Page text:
My self-education brought me down a path I would have never considered before. My curiosity brought me to wonder how the God I believed in could somehow pause all of the motions of the universe to divinely intervene. I argued against myself by reasoning that He could deterministically plan to intervene, validating His omniscience. What effect would this have on free will? Is it fair to judge one’s faith and morals if individual circumstances inhibit finding the “right belief”. Arguments spun through my head; I tried to find my center. My skepticism led me to lose faith and I collapsed into an existential crisis. I struggled to find a way to understand the meaning of existence without a Creator. I was suddenly aware of chaos without meaning. Where could I find order? I became very depressed and dropped out of school. I was so overcome with angst; all I could wish was to escape my new self. I had become one who had bitten into the forbidden fruit. Knowledge felt like a burden. I wanted to find something independent of myself to escape suffering. I began surrounding myself with philosophy since I had nothing else to do. I wanted to understand what makes up experience. I wanted to find something outside of myself. I wanted to find reality.
So, I’d listen to philosophical round tables. Philosophers would debate their ontologies and metaphysics, and I would tilt my head back and sigh—I see merit in anyone’s arguments. Then one day, I heard a mathematician explaining Mathematical Platonism. He believed that geometric forms and math are abstract and exist independently of experience. This idea struck me. Here was something universal. I was also influenced by Spinozism. The pantheistic aspect affected me ephemerally; I soon became agnostic. However, I was absorbed by his related idea of “Infinite Substance”. I considered the entirety of the universe for the first time since I was a child. I wanted to understand it. I had finally found something both outside of myself, but that also included me. I became a part of something much larger. For once in my life, I realized that I was not unique in the experience of living; even if my experience was unique. It changed me. Everyone’s experience is determined by physical impulses traveling through unique structures of our brains. A nascent physicalism flourished in me– Of course it should make sense that everything should be described through materialism! What else could there be? My suffering seemed both trivial and explainable– I soon forgot about it. I took these commitments, along with my newly formed naturalism, seriously. I still feared chaos. I decided if there is a way to find structure it must be through the laws of nature. If I could predict a system, and it unfolded as I would expect, there would be order. This settled my angst and I felt at rest.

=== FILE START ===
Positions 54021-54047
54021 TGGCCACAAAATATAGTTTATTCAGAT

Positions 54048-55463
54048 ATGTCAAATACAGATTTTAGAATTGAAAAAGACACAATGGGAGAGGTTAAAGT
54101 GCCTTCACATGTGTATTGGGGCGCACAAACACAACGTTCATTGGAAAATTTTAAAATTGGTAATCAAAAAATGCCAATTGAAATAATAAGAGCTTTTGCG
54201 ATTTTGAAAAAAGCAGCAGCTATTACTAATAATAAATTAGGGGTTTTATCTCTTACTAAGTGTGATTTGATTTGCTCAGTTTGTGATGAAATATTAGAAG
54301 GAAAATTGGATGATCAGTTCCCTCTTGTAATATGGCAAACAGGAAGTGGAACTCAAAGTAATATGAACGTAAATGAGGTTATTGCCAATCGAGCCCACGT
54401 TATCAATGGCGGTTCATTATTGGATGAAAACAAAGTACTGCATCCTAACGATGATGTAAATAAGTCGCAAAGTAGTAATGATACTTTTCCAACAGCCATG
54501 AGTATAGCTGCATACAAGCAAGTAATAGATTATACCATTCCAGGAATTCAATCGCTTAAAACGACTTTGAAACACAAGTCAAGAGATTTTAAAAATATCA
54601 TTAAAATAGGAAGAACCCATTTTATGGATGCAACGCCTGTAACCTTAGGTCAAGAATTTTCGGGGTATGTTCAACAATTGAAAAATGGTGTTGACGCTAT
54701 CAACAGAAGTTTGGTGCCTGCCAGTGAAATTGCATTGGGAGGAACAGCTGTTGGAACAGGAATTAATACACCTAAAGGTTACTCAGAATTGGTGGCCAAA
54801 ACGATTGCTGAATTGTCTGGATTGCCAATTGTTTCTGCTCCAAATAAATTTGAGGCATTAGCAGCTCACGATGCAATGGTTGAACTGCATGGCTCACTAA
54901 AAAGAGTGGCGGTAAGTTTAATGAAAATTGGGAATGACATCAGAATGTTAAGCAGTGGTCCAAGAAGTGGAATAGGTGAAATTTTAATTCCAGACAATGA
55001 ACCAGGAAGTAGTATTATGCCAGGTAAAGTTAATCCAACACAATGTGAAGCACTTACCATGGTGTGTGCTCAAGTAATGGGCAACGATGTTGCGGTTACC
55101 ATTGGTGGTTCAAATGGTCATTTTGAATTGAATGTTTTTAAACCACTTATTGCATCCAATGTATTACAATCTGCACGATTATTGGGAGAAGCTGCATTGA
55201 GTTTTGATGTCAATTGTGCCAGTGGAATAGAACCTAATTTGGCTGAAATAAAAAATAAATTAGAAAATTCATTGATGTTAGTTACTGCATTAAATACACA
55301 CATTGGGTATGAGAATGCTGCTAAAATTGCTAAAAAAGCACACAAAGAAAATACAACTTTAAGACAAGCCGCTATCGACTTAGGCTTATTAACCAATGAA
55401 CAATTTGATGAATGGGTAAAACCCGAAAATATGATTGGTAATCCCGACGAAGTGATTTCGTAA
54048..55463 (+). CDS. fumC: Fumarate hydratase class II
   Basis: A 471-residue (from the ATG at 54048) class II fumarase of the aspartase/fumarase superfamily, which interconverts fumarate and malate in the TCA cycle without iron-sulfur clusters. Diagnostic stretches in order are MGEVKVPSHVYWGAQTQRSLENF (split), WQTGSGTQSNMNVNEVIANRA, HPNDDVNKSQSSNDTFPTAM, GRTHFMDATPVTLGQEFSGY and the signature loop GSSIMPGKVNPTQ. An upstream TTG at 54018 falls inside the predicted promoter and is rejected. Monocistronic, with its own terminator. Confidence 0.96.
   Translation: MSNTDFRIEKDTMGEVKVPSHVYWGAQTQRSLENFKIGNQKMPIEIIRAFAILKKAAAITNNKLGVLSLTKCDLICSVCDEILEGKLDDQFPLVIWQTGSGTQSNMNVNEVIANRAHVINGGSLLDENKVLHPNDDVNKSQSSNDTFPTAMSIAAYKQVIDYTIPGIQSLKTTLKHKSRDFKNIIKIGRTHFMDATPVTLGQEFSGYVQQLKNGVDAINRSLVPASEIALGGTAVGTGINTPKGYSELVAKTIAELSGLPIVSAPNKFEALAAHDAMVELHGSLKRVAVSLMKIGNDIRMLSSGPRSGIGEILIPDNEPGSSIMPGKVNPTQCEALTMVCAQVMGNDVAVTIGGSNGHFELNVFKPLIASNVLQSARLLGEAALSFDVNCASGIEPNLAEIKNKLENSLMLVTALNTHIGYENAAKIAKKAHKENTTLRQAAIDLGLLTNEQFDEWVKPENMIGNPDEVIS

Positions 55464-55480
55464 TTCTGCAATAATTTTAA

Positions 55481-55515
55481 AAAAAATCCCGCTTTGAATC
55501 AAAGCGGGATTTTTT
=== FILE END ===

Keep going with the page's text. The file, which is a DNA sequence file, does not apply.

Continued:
It has been just a little over two years since I went through my metamorphosis. I’ve become exactly who I started out thinking was the evil in society. I currently dream of becoming an academic; joining the exact institution I was raised to hate. Going from being completely egocentric to exploring myself as a microcosm, I have found myself interested in the inanimate and universal. I am constantly stirred by physicalism: the unification between sensation and stimuli; the causality between action and reaction; the way an abstract model can describe physical laws and interactions that give rise to phenomena. I am still very much a skeptic. As much as I appreciate the method and explanatory powers of science; I know that it does not explain everything. We are, certainly for now –and possibly ultimately– limited in approaching absolute knowledge. There is always more to be known; always more to be learned; and like the universe, always room to grow into. This drives my current outlook and shapes who I am. I’m no longer overwhelmed by chasing after meaning. I have allowed myself to become completely inundated by the beauty surrounding me; exploring nature physically and abstractly. Independence, skepticism, and inquisitiveness have all lead me to evolve into the person I am today- and I can’t imagine anything more powerful. Being open to new ideas and alternative perspectives makes for a wider outlook, allowing you to observe differently than before. In order to expand as an individual one must be influenced by an impetus, an external force, can be found through new experience. This impulse guides us through paths yet to be discovered. We have control over what we surround and stimulate ourselves with. The cognizance of the ability to exercise this control is liberating, and I believe it to be a realization essential to human progress by leading to authentic living. I have found balance through seeking order in disorder; I am guided by the knowledge and laws behind me, and I look forward to the unknowns and uncertainty that ahead of me.